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ARS Home » Midwest Area » Ames, Iowa » National Laboratory for Agriculture and The Environment » Agroecosystems Management Research » Research » Research Project #433200

Research Project: Reducing Production Losses due to Oxidative Stress and Bacterial Pathogens in Swine

Location: Agroecosystems Management Research

Project Number: 5030-31000-006-00-D
Project Type: In-House Appropriated

Start Date: Aug 12, 2017
End Date: Aug 11, 2022

Objective:
The objectives of the project are to develop an understanding of the interrelationships between non-antibiotic feed additives and pathogen translocation and shedding in growing pigs, obtain critical measures of oxidative stress in growing pigs and reproducing swine, and develop interventions to reduce or prevent pathogen colonization and disease in swine in an effort to maximize production efficiency but minimize environmental impact. Objective 1: Evaluate alternatives to antibiotics (butyric acid, resistant starch, inulin, etc.) for maintaining growth performance and reducing intestinal bacterial translocation and shedding in growing pigs. Objective 2: Determine the inherent variation in oxidative stress measures in breeding and lactating gilts, and correlate to measures of sow lifetime productivity. Objective 3: Identify markers associated with oxidative stress and correlate to changes in pig growth and feed intake, using peroxidized soybean oil as the inducer of oxidative stress. Objective 4: Determine whether vaccination of swine with a Salmonella DIVA vaccine can prevent/reduce colonization and improve growth following transmission of Salmonella from actively shedding pigs.

Approach:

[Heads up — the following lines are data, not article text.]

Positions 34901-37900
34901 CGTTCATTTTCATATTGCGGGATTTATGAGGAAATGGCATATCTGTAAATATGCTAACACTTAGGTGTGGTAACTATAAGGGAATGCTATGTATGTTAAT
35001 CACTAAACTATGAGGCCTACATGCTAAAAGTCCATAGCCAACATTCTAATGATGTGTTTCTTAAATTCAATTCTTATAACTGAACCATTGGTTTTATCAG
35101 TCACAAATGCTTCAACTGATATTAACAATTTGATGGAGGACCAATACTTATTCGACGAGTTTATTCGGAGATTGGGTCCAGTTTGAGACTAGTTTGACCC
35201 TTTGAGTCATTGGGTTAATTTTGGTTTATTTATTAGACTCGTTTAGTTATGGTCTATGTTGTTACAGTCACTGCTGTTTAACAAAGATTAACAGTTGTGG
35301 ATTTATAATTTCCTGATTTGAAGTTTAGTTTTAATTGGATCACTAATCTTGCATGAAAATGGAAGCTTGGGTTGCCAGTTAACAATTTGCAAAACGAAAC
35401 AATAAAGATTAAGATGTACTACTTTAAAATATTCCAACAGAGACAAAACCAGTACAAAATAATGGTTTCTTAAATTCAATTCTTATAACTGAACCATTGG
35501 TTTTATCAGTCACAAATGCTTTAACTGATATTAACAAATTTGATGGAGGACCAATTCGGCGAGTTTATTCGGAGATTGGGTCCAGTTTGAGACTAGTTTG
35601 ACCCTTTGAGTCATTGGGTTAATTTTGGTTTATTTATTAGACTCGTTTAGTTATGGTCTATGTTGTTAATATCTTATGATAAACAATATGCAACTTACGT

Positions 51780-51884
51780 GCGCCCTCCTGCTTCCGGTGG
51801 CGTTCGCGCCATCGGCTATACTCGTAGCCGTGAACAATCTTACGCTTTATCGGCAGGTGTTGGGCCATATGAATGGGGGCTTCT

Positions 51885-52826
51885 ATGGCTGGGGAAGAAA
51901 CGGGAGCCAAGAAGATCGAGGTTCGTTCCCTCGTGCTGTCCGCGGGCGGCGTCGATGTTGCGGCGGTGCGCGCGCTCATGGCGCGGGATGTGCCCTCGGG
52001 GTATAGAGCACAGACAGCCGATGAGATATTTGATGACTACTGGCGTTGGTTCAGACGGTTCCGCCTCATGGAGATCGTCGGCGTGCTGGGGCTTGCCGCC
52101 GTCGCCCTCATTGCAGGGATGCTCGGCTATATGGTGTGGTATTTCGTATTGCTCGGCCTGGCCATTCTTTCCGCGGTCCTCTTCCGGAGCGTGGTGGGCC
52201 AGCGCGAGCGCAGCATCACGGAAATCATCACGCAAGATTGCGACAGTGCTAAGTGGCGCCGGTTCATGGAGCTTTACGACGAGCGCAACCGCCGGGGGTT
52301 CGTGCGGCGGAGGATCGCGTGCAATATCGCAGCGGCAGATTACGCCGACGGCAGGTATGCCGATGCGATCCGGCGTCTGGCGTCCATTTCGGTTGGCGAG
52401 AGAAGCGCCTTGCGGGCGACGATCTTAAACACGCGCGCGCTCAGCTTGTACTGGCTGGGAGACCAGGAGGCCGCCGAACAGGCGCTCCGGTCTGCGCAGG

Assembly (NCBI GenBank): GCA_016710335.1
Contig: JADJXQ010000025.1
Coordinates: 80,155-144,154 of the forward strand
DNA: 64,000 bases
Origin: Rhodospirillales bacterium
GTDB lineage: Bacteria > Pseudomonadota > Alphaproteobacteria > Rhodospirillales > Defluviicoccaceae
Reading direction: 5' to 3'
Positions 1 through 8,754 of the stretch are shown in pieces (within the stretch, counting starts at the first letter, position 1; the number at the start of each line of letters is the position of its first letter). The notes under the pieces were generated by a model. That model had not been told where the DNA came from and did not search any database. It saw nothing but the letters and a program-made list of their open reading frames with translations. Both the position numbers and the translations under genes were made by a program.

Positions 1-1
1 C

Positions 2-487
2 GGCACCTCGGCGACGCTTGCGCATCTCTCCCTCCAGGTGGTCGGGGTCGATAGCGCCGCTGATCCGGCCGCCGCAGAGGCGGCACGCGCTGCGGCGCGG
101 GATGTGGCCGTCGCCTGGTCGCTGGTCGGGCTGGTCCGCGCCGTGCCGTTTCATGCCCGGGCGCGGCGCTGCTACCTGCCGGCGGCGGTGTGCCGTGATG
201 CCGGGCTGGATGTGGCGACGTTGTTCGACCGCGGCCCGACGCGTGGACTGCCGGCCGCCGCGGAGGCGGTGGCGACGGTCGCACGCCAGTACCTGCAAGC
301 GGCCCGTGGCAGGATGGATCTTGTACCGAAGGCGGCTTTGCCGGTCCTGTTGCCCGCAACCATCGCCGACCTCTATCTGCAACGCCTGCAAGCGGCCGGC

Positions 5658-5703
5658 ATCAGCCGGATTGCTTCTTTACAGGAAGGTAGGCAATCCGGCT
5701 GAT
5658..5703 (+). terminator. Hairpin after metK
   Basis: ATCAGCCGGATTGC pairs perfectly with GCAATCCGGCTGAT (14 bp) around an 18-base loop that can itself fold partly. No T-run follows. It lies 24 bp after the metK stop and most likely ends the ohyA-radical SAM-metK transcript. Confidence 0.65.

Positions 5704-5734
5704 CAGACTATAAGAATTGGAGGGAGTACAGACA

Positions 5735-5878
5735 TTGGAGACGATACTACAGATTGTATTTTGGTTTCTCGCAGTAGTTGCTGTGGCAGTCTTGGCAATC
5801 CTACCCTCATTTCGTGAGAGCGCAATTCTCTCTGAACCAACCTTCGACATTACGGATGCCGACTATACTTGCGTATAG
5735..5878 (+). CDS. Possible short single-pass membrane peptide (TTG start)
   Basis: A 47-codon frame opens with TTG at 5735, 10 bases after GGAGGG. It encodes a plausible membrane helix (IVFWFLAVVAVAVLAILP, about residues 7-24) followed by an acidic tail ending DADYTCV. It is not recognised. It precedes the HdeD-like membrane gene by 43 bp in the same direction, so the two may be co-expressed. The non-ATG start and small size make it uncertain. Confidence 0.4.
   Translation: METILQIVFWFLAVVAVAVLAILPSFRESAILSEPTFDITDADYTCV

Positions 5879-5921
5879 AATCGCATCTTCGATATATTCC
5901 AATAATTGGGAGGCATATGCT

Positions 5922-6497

Alternatives to antibiotics for growing pigs will be assessed through the evaluation of compounds which have the potential to affect gastrointestinal function and microbial ecology which would, therefore, affect pig performance. Compounds to be evaluated include resistant starch, soluble dietary fiber, short- and medium-chain fatty acids, phytogenics, inorganic minerals, and beta-glucans; all of which have been suggested to affect gastrointestinal function and microbial ecology. Determination of the inherent variation in oxidative stress measures in breeding and lactating gilts will be assessed by collecting biological samples from gestating and lactating sows at 4 critical time points during these reproduction phases, and measuring key oxidative stress parameters (DNA, protein, and lipid damage) as well as antioxidant status (plasma vitamin E). In growing pigs, identification of markers associated with oxidative stress and impact on pig performance will be assessed by feeding peroxidized soybean oil to nursery, grower, or finishing pigs. Peroxidized soybean oil will be generated by heating soybean oil at 45°C for 288 h, 90°C for 72 h, or 180°C for 6 h, in comparison to unheated (22.5°C) soybean oil. Oxidative stress will be assessed measuring key oxidative stress parameters (e.g., DNA, protein, and lipid damage) as well as antioxidant status (e.g., plasma vitamin E) while performance effects will be measured by growth over a predetermined period. An attenuated Salmonella vaccine was previously designed and constructed to provide broad protection against numerous Salmonella serovars in food-producing animals. A Salmonella transmission trial will be performed in swine to determine whether vaccination against Salmonella can prevent or reduce Salmonella colonization and improve growth performance following exposure to pigs actively shedding Salmonella.